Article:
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WordPress Revealed: How to Build a Website, Get Visitors and Make Money (Even For Beginners) Paperback – February 14, 2017
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Top Customer Reviews
SUMMARY OF REVIEW:
- Pro - Experienced author with authority;
- Pro - Enthusiastic author;
- Con - Thin details;
- Con - Author trying to direct readers to outside services;
- Con - No mention of Child Themes;
- Con - No customization beyond basics;
- Con - Unnecessary fillers to expand page-count;
- Con - Little if any attempt to instruct you how to build a website, more just familiarizing with WordPress basics (this is troublesome given this book is to teach you "How to Build a Website, Get Visitors, and Make Money.";
- Con - Colloquial writing style and significant grammatical and typographical errors (i.e., "Never loose site that if you're . . . ."); and
- Con - Author solicits Amazon.com reviews for this "comprehensive" guide.
Without a doubt the author has the experience and authority to write on this topic; he establishes his credibility at the start of the book--some commentors opine a little too much so. Yet, there a complete WordPress virgin would not be remotely apt to build a website after using this publication.
Descriptions are thin (see, i.e., description and location of widgets noted, including how to "drag and drop", but a complete failure how to customize or use them effectively) or they are watered-down to boost page count (see, i.e., six (6) pages on how to install WordPress). Any attempt to instill detail is culled by an attempt to redirect readers to acquire membership for the author's outside services on to make successful WordPress websites to get visitors and make money; this is the entire premise of this book--and the subtitle!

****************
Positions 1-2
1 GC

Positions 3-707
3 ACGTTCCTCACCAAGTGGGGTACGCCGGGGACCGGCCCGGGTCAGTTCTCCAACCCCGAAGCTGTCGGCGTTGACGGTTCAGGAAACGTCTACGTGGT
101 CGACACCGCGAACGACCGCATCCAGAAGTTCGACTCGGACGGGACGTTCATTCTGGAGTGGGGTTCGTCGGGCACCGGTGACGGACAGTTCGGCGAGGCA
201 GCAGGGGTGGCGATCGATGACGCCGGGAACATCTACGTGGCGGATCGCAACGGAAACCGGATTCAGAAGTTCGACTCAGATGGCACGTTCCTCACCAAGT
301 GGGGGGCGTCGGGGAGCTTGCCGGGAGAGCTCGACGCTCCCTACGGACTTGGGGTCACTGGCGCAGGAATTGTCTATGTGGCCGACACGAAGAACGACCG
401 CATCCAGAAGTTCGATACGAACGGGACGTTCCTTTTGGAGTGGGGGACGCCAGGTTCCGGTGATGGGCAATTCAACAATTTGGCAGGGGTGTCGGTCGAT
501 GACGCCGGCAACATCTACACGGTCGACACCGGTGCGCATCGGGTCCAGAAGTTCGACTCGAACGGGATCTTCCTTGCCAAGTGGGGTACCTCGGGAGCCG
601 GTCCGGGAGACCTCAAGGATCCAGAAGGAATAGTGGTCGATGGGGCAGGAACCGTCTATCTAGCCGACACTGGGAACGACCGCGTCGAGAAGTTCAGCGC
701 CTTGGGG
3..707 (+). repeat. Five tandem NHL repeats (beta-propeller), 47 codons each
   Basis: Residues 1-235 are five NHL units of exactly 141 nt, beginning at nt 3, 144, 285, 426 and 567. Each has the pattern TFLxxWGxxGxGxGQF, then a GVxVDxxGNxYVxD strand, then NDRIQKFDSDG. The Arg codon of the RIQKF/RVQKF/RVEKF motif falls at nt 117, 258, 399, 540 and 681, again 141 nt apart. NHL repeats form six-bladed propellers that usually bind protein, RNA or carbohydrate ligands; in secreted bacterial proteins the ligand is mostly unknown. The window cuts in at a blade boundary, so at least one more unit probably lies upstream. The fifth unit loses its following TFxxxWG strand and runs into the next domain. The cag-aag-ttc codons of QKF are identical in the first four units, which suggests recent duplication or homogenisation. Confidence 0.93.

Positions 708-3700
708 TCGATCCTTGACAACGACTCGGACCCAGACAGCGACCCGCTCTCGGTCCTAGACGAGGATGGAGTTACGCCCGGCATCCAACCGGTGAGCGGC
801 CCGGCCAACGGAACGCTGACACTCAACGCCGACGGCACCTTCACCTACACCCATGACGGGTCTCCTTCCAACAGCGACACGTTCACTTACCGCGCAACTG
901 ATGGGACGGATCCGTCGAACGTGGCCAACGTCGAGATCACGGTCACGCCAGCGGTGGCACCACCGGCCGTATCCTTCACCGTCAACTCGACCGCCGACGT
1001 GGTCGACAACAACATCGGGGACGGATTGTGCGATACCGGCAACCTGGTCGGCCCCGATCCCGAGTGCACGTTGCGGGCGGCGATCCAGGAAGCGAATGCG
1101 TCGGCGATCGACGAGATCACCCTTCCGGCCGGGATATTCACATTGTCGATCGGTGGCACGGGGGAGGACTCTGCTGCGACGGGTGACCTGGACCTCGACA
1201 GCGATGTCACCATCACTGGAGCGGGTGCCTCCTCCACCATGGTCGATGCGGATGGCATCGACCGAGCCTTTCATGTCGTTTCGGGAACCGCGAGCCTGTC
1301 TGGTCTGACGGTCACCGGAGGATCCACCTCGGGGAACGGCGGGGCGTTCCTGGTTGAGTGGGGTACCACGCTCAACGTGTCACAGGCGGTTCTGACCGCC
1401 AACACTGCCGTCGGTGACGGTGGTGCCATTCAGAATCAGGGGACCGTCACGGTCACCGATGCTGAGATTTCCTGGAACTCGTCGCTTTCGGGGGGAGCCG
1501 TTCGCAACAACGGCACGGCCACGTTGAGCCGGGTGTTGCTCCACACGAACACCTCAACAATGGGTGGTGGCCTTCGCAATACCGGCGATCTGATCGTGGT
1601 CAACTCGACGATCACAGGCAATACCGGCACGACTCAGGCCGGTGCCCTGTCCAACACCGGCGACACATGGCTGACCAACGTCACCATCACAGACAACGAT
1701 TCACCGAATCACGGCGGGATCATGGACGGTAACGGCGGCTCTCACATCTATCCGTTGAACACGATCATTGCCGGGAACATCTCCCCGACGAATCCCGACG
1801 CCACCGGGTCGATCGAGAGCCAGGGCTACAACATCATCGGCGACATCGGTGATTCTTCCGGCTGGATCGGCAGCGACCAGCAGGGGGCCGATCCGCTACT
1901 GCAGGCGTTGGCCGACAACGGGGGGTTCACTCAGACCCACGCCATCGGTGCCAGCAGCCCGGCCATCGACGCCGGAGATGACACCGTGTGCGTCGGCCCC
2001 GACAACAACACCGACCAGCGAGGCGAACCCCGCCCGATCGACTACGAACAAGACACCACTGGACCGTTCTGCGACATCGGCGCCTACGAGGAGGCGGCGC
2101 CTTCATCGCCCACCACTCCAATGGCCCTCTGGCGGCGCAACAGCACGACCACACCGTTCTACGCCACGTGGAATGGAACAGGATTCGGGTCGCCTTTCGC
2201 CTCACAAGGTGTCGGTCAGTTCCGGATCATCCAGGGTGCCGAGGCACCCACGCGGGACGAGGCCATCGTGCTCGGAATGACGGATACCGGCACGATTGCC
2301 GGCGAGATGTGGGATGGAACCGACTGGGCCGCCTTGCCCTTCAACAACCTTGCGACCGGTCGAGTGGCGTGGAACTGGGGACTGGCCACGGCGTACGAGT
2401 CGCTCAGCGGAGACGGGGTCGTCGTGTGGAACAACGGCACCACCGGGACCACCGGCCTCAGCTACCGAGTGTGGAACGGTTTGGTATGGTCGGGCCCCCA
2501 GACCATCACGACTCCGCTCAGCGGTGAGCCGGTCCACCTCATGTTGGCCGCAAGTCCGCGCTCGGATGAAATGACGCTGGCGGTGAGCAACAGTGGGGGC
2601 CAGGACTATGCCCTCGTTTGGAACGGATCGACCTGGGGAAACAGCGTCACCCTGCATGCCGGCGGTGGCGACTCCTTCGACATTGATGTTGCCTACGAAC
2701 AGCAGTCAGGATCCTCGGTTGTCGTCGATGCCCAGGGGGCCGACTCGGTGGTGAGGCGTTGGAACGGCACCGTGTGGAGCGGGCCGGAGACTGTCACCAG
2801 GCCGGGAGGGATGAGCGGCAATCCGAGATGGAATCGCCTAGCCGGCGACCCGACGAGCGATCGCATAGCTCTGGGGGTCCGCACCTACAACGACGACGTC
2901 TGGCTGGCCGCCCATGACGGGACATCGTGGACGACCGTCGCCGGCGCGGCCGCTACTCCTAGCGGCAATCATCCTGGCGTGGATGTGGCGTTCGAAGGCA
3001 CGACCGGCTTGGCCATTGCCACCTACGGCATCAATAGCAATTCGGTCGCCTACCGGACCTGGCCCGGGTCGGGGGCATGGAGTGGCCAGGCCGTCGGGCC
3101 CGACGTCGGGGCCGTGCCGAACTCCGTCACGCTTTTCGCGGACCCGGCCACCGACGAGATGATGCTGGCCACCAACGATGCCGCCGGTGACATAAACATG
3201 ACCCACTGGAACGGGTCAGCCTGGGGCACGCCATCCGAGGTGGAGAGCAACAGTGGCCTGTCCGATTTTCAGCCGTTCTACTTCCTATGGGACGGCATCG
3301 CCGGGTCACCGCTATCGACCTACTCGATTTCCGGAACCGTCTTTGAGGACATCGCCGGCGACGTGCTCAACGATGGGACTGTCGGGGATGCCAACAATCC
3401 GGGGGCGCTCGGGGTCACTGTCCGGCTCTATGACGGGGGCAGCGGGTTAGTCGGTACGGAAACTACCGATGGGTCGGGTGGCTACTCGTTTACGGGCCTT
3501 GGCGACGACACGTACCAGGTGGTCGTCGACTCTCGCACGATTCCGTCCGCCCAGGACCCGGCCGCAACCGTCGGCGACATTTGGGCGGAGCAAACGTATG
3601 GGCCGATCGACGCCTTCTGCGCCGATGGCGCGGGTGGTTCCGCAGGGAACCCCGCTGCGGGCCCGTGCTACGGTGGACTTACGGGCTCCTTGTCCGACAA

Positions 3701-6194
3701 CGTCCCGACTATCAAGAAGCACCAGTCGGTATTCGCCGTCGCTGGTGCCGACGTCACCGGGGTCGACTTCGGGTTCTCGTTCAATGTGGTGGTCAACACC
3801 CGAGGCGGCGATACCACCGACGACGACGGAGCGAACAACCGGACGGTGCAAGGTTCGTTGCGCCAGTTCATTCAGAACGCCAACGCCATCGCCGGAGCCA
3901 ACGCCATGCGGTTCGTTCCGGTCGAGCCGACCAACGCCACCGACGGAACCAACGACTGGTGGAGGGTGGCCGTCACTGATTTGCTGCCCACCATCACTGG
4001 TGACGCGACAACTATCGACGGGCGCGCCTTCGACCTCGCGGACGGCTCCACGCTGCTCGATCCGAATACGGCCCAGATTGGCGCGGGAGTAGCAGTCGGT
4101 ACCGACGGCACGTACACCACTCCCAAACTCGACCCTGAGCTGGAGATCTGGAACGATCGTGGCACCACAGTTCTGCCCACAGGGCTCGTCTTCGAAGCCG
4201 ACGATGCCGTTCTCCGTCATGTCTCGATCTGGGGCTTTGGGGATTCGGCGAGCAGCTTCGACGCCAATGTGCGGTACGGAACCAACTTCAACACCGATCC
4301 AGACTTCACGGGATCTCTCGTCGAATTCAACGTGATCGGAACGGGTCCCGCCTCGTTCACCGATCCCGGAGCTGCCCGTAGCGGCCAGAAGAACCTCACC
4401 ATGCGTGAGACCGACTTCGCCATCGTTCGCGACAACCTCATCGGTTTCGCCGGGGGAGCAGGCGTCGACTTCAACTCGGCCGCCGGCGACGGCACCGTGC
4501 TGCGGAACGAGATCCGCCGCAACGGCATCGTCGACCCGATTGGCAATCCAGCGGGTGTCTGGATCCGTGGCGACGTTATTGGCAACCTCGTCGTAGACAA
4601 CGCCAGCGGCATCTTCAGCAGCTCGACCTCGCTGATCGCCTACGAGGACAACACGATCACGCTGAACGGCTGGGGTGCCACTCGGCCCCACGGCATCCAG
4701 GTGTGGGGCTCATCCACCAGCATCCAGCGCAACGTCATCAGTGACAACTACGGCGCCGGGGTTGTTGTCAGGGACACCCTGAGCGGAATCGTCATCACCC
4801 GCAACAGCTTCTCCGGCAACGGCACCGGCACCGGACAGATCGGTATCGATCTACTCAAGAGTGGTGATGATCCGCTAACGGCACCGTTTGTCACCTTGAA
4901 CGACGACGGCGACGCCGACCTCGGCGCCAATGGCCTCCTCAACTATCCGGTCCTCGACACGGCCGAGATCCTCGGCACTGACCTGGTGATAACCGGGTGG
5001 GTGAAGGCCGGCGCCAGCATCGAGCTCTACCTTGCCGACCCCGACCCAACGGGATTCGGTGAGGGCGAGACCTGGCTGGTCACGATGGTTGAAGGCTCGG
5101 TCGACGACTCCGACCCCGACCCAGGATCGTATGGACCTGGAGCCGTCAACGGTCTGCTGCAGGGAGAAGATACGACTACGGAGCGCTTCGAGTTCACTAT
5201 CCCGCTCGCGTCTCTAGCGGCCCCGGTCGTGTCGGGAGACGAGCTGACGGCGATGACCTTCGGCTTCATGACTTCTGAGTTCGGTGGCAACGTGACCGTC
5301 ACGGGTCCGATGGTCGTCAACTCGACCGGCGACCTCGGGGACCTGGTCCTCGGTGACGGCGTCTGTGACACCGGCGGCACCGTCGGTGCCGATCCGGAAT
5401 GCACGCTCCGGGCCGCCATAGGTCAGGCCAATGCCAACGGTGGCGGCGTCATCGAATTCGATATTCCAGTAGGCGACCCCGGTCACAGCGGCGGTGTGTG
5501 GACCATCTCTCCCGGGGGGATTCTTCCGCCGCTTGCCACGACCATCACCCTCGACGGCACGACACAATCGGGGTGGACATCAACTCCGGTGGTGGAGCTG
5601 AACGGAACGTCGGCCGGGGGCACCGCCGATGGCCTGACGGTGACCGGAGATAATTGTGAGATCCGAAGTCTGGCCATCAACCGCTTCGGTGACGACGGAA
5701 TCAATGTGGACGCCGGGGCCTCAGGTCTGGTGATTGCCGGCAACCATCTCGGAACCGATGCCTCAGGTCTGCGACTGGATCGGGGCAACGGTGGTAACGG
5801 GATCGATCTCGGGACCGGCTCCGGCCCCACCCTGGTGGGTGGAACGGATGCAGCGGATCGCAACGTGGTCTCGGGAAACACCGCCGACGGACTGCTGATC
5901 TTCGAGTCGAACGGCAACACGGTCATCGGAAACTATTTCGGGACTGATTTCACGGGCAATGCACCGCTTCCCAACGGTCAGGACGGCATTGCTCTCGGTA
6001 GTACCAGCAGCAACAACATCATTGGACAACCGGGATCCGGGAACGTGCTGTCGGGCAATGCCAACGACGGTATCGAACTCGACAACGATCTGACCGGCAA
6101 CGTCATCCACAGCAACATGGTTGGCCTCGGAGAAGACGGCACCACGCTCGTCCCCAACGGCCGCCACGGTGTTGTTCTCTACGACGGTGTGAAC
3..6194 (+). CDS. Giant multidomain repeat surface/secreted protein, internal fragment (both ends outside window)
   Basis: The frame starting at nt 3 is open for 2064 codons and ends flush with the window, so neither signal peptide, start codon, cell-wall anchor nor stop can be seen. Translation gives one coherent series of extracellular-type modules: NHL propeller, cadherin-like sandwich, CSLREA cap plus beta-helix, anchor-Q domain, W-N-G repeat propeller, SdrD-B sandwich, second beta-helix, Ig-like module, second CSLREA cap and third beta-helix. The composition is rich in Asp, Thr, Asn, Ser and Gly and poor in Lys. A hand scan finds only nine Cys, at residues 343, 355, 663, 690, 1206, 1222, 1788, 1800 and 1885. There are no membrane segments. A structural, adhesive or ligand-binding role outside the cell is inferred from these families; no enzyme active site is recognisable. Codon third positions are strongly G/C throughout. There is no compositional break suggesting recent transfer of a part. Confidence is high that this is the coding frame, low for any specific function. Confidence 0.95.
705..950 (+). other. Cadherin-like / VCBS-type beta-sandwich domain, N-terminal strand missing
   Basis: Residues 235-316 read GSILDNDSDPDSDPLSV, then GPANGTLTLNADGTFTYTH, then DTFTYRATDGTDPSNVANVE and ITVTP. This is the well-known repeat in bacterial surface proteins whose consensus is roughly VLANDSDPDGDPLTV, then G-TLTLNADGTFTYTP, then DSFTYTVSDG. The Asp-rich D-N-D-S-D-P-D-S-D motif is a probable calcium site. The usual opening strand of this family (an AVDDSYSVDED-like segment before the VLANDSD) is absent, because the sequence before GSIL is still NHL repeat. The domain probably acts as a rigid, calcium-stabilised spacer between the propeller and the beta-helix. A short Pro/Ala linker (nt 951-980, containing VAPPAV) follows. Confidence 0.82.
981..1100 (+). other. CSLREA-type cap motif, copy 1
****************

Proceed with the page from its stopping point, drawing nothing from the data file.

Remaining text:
Any creation of a WordPress website is obscured. As aforementioned, any WordPress illiterate individual could not use this publication to build a website--let alone get visitors and make money. For instance, there is no attempt to discuss how to customize options like widgets, plugins, or using tags and categories effectively. In fact, the author even acknowledges how tags and categories have become "blurred", and even dismisses using tags, but fails to acknowledge the SEO benefits of using both. Most obviously, this publication completely fails to mention child-themes and the importance of using them; an update could completely vitiate your website having child-themes.
After completing the book, and as admittedly a beginner WordPress creator, the only aspect I picked up was one plugin I had yet to come across. Essentially what I am implying, even a beginner WordPress author like myself could not garner any useful information from this publication. It is immensely frustrating because I know the author has such information retained, but failed to disseminate it in a significant fashion to help improve a WordPress website other than information already commonly found online.